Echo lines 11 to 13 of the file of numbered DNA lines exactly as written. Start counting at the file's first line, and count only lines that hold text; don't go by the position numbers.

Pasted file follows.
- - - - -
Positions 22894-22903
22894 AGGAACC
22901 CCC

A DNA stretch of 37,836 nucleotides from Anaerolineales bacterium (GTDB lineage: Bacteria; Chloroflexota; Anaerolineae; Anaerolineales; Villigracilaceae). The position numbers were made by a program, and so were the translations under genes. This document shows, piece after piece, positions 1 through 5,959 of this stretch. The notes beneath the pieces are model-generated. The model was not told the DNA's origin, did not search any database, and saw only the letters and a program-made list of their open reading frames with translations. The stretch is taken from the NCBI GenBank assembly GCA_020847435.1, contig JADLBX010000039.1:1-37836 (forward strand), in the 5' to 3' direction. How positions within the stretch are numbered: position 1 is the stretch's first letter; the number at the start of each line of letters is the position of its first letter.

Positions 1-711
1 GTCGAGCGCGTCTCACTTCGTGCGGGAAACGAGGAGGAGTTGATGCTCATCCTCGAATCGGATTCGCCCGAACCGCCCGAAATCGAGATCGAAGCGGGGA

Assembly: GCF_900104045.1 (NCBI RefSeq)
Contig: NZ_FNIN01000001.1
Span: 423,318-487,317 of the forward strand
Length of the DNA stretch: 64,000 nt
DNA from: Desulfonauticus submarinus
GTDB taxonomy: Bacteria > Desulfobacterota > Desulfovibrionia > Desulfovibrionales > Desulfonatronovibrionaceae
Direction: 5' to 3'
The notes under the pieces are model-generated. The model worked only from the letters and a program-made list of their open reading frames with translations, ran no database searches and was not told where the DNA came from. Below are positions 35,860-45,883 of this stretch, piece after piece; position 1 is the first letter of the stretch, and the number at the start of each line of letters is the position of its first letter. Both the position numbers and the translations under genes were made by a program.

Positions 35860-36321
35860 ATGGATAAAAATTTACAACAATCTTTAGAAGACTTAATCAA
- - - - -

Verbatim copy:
DNA from: Desulfonauticus submarinus
GTDB taxonomy: Bacteria > Desulfobacterota > Desulfovibrionia > Desulfovibrionales > Desulfonatronovibrionaceae
Direction: 5' to 3'